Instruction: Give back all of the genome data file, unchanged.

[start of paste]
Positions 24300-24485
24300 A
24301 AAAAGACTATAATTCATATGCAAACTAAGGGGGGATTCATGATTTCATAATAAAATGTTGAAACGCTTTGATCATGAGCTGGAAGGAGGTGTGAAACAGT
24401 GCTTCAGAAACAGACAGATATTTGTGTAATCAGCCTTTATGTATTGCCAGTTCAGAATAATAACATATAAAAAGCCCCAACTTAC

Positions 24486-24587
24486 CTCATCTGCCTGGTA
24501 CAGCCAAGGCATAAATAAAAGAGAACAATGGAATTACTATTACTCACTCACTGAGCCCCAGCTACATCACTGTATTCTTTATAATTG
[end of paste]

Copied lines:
Positions 24300-24485
24300 A
24301 AAAAGACTATAATTCATATGCAAACTAAGGGGGGATTCATGATTTCATAATAAAATGTTGAAACGCTTTGATCATGAGCTGGAAGGAGGTGTGAAACAGT
24401 GCTTCAGAAACAGACAGATATTTGTGTAATCAGCCTTTATGTATTGCCAGTTCAGAATAATAACATATAAAAAGCCCCAACTTAC

Positions 24486-24587
24486 CTCATCTGCCTGGTA
24501 CAGCCAAGGCATAAATAAAAGAGAACAATGGAATTACTATTACTCACTCACTGAGCCCCAGCTACATCACTGTATTCTTTATAATTG